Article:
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Qualcomm's server silicon has a cloud customer: Packet

Rival ARM-wrestling cloud Scaleway has added 64-core Caviums

Qualcomm looks to have a customer for the Centriq 2400 , the 48-core CPU it's aiming at the server market: the minor cloud player Packet has signed up “to introduce” the architecture to its customers.

Packet bills itself as a cloud for developers and has been running Cavium's 48-core ARMv8-A ThunderX processors since November 2016. Now it's announced that it's going to show up at developer gabfests to show off “a consumable cloud platform, providing access to a series of demonstrations leveraging open source tools such as Ansible, Terraform, Docker and Kubernetes, all running on Qualcomm Datacenter Technologies’ ARM architecture-based servers.”

There's announcement doesn't mention a firm commitment to run the Centriq, but both companies express the usual admiration for each other's complementary offerings. The Register can't imagine what would stop the pair from taking the next step and running a Centriq-powered cloud.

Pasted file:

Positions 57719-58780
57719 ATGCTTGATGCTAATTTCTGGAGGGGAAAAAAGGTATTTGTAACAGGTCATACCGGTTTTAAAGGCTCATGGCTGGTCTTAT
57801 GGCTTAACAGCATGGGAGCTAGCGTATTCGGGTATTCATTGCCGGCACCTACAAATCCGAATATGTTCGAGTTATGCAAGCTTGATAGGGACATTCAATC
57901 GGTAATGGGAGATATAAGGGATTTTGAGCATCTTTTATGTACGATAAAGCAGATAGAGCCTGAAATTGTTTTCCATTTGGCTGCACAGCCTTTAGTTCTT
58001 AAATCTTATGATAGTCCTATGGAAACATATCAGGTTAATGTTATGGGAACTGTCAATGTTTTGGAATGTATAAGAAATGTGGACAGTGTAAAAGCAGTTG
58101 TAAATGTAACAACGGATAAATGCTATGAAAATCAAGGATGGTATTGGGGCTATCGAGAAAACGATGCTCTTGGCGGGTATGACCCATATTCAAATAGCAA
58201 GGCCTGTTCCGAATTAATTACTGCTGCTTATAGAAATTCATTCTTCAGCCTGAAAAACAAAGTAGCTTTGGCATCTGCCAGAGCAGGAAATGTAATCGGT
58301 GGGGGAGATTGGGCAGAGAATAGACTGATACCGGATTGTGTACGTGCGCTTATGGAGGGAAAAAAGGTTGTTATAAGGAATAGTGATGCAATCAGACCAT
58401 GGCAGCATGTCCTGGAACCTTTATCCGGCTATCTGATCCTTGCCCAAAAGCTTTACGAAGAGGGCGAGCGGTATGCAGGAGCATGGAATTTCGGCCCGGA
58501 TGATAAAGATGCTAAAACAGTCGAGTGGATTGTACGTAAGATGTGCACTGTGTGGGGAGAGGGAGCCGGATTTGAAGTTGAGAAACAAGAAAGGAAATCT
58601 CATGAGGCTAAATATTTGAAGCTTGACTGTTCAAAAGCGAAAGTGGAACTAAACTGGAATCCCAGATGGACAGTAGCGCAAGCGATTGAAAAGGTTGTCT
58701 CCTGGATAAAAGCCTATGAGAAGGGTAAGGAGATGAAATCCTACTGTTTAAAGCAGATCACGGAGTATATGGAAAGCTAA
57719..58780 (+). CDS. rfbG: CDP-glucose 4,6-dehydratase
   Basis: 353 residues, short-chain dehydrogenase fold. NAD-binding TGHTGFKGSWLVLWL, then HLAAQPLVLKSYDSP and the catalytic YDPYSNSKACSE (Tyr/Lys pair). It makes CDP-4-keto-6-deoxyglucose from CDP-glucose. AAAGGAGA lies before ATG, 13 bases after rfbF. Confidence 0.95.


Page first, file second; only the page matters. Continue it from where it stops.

That means the chance to run the cut of Windows Server Microsoft has ported to Centriq. Throw in the fact that Linux is happy running on ARM and things get interesting.

And more interesting again with news that another minor cloud, Scaleway, has thrown some more Cavium ThunderX SoCs packing ARM V8 tech into its cloud. The company's therefore renting 64-core servers at €0.56 an hour, albeit as “a preview as we're still deploying nodes to handle large scale deployments”.

Scaleway's nonetheless declaring the new and larger instances as proof that “ARM is a true alternative for the server market with solution for small and large workloads.”

Here's the instances on offer.

Server type ARM64-16GB ARM64-32GB ARM64-64GB ARM64-128GB
Cores 16 32 48 64
RAM 16GB 32GB 64GB 128GB
SSD 400GB 600GB 800GB 1000GB
Bandwidth 500Mbit/s 500Mbit/s 1000Mbit/s 1000Mbit/s
Hourly price €0.07 €0.14 €0.28 €0.56
Monthly price €34.99 €69.99 €139.99 €279.99

News of Scaleway's and Packet's efforts ends a tough week for Intel, which entered it with Xeon as just about the only CPU worth putting on a cloudy shopping list and ended it with AMD's Epyc seeing the light of day and two clouds contesting for buyers' consideration. All of which can't be bad for customers. ®

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